Tourism taxes? Foto: Colourbox

Ground rent: Exporting a good principle?

Based on the analyses in the Bioshare research project, I argue that the principle of ground rent, or “the natural dividend”, should be applied far more generally for utilization of natural resources, which ought to be seen as common resources.

This text expresses the writer’s personal views.

We live in a time with strong pressures on both nature and democracy. When looking for strategies to meet these, it is possible to see these issues interlinked.

A proposal including the principle of the ancient Norwegian general right of access for recreational purposes in the forests, mountains, along the sea etc (allemannsretten) into the Norwegian Constitution, was recently put forward. One argument is that large foreign acquisitions of properties, or concentration of attractive areas in a few, private hands, will reinforce a trend towards privatization. In the event of political, ideological and economic changes, such taken-for-granted access to what we see as a common good can be lost.

Following a proposal from the Association of Judges, the Storting (the Norwegian Parliament), recently decided to amend the Constitution to ensure better protection of the independence of the courts. The aim is to protect the courts against coup attempts by strengthening the constitutional independence of both courts and judges, thus reducing the danger of the abuse of power.

Both proposals are based on possible threats to democratic principles – it is not guaranteed that our social order will last forever.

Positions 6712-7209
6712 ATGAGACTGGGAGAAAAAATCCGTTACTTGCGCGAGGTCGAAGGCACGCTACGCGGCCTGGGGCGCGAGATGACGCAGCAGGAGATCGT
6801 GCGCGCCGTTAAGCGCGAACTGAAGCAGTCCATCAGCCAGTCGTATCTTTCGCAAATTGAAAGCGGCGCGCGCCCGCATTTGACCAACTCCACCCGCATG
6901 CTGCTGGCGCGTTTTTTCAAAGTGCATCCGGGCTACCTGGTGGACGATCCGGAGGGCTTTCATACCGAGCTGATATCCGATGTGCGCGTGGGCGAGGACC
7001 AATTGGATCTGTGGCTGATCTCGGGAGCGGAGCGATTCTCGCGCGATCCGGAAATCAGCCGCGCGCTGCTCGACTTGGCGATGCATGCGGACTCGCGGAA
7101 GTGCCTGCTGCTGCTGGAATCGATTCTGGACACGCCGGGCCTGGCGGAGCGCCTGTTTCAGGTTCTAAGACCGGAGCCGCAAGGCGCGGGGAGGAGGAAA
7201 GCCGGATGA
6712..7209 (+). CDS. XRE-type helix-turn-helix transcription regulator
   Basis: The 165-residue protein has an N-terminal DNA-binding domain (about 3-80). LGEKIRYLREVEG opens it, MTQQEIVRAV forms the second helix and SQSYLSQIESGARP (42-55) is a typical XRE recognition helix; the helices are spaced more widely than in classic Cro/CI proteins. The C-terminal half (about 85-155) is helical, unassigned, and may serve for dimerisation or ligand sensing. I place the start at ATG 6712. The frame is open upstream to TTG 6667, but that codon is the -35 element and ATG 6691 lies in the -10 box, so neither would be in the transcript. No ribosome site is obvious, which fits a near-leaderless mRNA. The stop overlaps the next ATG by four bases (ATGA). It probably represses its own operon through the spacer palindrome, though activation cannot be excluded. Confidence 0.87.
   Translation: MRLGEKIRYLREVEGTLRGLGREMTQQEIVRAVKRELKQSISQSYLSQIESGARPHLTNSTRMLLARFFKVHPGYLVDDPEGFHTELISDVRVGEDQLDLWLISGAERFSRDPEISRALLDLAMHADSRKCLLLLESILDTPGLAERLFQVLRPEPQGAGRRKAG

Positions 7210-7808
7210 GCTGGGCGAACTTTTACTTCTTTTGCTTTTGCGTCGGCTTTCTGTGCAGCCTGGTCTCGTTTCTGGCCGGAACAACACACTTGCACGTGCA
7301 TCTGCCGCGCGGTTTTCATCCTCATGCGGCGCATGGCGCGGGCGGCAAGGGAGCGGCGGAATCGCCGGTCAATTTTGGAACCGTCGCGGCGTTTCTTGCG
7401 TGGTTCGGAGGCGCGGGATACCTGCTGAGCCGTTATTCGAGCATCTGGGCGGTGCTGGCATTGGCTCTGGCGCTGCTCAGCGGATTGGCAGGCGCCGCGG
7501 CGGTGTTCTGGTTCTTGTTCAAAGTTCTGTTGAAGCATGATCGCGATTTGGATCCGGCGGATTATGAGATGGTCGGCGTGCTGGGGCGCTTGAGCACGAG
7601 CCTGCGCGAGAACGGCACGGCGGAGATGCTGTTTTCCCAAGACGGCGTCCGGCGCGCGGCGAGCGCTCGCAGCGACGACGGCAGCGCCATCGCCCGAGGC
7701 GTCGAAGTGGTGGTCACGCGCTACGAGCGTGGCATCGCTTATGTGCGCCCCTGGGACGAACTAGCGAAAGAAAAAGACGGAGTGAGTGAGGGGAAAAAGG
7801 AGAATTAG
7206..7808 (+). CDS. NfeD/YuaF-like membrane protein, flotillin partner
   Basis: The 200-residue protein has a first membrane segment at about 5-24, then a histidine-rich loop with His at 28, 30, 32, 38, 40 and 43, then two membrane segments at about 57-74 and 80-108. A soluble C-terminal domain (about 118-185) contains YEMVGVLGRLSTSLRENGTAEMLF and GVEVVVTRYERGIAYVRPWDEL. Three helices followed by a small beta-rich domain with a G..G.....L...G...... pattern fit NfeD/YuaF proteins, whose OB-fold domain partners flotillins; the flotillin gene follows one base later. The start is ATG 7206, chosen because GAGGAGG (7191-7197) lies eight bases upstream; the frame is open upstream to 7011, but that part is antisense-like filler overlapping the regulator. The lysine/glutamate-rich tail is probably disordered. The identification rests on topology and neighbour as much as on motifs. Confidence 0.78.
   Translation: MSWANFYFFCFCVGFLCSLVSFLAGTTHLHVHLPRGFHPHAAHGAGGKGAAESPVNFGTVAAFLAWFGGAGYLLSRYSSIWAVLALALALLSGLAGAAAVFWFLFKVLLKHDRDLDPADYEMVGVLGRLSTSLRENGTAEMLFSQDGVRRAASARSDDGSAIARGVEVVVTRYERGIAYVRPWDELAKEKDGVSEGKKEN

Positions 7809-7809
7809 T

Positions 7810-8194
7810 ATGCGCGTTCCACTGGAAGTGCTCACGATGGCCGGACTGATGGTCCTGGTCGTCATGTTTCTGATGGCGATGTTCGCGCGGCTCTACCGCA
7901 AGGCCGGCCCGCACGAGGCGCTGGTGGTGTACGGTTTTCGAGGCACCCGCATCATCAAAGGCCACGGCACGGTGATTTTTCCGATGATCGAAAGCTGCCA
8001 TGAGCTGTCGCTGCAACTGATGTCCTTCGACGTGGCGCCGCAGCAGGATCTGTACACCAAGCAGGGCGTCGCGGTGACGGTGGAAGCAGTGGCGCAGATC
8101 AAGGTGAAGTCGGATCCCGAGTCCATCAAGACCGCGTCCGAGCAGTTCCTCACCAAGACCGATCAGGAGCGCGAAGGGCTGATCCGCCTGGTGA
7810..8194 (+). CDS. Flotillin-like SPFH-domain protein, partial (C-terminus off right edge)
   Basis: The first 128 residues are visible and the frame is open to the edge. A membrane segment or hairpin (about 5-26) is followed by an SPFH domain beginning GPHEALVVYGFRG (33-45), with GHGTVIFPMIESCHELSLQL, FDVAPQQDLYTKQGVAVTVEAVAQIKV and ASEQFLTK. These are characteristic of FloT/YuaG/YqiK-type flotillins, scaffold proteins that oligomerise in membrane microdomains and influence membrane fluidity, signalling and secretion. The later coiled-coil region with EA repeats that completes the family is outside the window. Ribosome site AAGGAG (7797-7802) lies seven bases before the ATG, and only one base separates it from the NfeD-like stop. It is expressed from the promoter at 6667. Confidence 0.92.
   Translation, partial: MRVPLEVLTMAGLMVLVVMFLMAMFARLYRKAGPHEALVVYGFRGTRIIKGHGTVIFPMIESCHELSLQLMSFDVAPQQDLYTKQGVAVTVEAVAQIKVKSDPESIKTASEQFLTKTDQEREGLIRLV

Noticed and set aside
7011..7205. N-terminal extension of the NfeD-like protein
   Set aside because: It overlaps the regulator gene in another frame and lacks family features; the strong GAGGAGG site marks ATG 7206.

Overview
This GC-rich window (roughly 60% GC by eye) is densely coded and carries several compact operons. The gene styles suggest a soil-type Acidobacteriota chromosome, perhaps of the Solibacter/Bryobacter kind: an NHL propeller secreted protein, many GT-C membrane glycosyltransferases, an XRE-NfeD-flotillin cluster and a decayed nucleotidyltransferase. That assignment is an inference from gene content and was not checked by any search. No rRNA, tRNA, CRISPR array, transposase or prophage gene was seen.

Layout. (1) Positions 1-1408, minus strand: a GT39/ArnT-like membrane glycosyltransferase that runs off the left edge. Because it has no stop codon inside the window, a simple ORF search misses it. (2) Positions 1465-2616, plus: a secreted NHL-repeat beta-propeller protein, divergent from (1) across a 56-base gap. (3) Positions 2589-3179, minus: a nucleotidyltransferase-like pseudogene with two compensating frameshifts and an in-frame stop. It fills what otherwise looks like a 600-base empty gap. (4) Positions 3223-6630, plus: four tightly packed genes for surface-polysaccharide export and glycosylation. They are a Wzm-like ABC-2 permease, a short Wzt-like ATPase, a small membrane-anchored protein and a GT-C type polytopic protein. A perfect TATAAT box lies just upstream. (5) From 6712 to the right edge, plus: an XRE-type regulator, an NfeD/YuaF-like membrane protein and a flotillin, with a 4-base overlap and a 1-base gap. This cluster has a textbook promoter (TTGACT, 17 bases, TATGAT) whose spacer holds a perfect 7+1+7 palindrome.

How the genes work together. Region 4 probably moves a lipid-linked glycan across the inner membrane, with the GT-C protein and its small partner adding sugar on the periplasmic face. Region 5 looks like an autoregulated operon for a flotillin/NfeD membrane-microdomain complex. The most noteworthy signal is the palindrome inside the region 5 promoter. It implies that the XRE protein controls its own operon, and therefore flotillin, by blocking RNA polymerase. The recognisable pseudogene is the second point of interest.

An important part of what we perceive as our social order is the welfare society. In Norway, it is founded on good institutions and, in particular, on ground rent, or nature resource rent, as the guiding principle for good distribution from the hydropower and petroleum sectors. This tax ensures that the community receives a share of the extraordinary return (the “super profit”) that is created by exploiting what we perceive as shared natural resources – a common good.

The Bioshare project has suggested that the ground rent should be applied also on wind power and aquaculture, and actually it was proposed by the Government in the autumn of 2022. This “salmon tax”– together with the wealth tax – contributed to a flight of Norwegian billionaires to Switzerland. I will not go into the tax’s technicalities, but the total burden was probably high. Ground rent was eventually formally applied on aquaculture and wind, but at a lower rate than originally proposed.

In an article on 8 March this year, Kjell Bjordal points out that “[t]hrough constantly new ground rent taxes, the Ministry of Finance is well underway in introducing two tax regimes in Norway. A high tax regime in rural and District Norway and a low tax regime in the big cities.” Bjordal’s seafood background does not detract from the reasoning. It is about the resource rent tax being levied on naturally-based district resources, which are essentially public resources, and thus “affectings” local industries.

In the big cities and in otherwise pressured areas, land is being seized by private interests without similar payment to the community – Bjordal mentions for example the fashionable marina of Frognerkilen. The centralization and tax system for property leads to a self-reinforcing price trend and contributes to increasing inequality in society.